Last Halloween, I met a student at my new school who also shares my interest in A Game of Thrones (though she's only seen the show, and hasn't read the books), and our first conversation lasted about 45 minutes, with her writing questions in dry-erase marker on a whiteboard, and me responding verbally. (She was in full makeup as a zombie for Halloween, so she couldn't move her mouth enough to talk without risking displacing her gorey makeup.) Her questions ranged from speculation about future plot incidents and story lines to my opinion of certain characters and events. At one point, she asked about the current state of a certain character in A Song of Ice and Fire - whether a situation has been resolved or not in the books, as opposed to the show. This post will be about how that question, my response, and her reaction converged on Ash Wednesday this year to make me think about the importance of having a penitent mindset before the exultation of Easter. But for the sake of not spoiling anything for those concerned with the series, I'm going to make the section break here, so if you click to read on, you do so at your own risk of spoilers.
Okay, so her question was about Arya Stark - whether or not she was still blind in the books, and if we could expect her to stay that way in the show (ASoIaF has resolved this situation, but teaser photos for the next season of GoT evince that it has not been resolved in the show). Initially, I refused to answer, on the grounds that she would appreciate finding out later more than if I just told her. After some thought, I decided to pull a pedantic teacher move, and offer to tell her the current state of Ms. Stark's eyesight if she would first read Sir Gawain and the Green Knight and tell me what she thought of it - and if, after reading it, she still wanted me to tell her the answer, rather than waiting to find out on her own. She happily agreed, and I brought her my copy a few days later, and told her that she had a year and a day to read it. (Aside: I have the Tolkien translation - anyone know of another good, or better translation that I should look into?)
When we returned from Christmas break, she told me that she had finished reading the book, and was ready to return it to me and talk about it - but she was in a rush right then, so it would have to wait. I didn't see her again until the Tuesday before Ash Wednesday (hmmm, Mardi Gras), right after I learned that I had committed an egregious faux pas in the chain of command at my new school, much to my chagrin. She returned the book to me, and as we discussed her questions and thoughts about it, I explained the concept of delayed gratification; that Gawain must reject the advances of Lady Bertilak not only to save his life, but because a greater reward awaits him if he is faithful to the chivalric code. She understood the symbolism, so when I explained to her that I would be happy to tell her about Arya's eyesight, but that I personally thought it would be more rewarding if she waited to find out on her own though I wouldn't think less of her for wanting to know, she decided to wait. (Granted, I don't know whether she'd already Googled to find out, but I take her at her word.)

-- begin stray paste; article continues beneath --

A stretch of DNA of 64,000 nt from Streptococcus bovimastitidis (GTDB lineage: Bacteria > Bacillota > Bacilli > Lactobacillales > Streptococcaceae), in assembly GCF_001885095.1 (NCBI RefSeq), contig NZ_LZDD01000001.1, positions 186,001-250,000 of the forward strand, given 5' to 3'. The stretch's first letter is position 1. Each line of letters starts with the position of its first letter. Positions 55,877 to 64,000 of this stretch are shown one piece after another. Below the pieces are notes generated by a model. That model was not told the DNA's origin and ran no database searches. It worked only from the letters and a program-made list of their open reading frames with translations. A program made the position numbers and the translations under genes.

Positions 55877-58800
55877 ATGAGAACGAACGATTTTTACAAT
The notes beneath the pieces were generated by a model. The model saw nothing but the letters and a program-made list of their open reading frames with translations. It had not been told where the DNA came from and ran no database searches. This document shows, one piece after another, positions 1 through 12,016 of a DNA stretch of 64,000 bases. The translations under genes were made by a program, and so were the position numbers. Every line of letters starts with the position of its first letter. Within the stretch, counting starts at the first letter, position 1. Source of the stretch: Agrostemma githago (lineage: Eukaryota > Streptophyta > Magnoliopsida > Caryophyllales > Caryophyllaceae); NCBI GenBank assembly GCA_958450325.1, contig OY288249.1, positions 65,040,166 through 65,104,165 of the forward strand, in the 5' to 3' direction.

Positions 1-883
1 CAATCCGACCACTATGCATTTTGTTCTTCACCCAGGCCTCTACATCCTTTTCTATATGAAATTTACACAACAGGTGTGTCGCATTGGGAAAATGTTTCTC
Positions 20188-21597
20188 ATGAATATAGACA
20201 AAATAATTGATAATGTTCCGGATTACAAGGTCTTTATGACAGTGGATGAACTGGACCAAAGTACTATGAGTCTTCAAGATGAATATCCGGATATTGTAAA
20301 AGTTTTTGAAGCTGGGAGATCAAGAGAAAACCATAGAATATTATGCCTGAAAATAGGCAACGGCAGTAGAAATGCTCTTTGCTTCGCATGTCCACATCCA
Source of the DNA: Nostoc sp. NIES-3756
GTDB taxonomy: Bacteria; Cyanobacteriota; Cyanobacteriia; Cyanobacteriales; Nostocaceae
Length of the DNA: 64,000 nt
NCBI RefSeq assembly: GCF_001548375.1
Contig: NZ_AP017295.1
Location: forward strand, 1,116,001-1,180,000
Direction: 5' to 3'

The next day, at an Ash Wednesday service, I found myself trying to explain why the season of Lent has come to hold such significance for me. As you've probably already inferred, it's because it makes Easter that much more meaningful. Forty days of particularly focused mindfulness about my dependence upon Christ for all things makes my shout of "He is risen indeed!" resonate all the more powerfully than if I'd only observed Passion week (for me, at least; I do not intend to cast aspersions upon those who do not observe Lent as acutely). So, there you have it: from Arya to Gawain to Christ, in the nutshell of this mind.
[Man, does it feel good to write again! I must do this regularly!]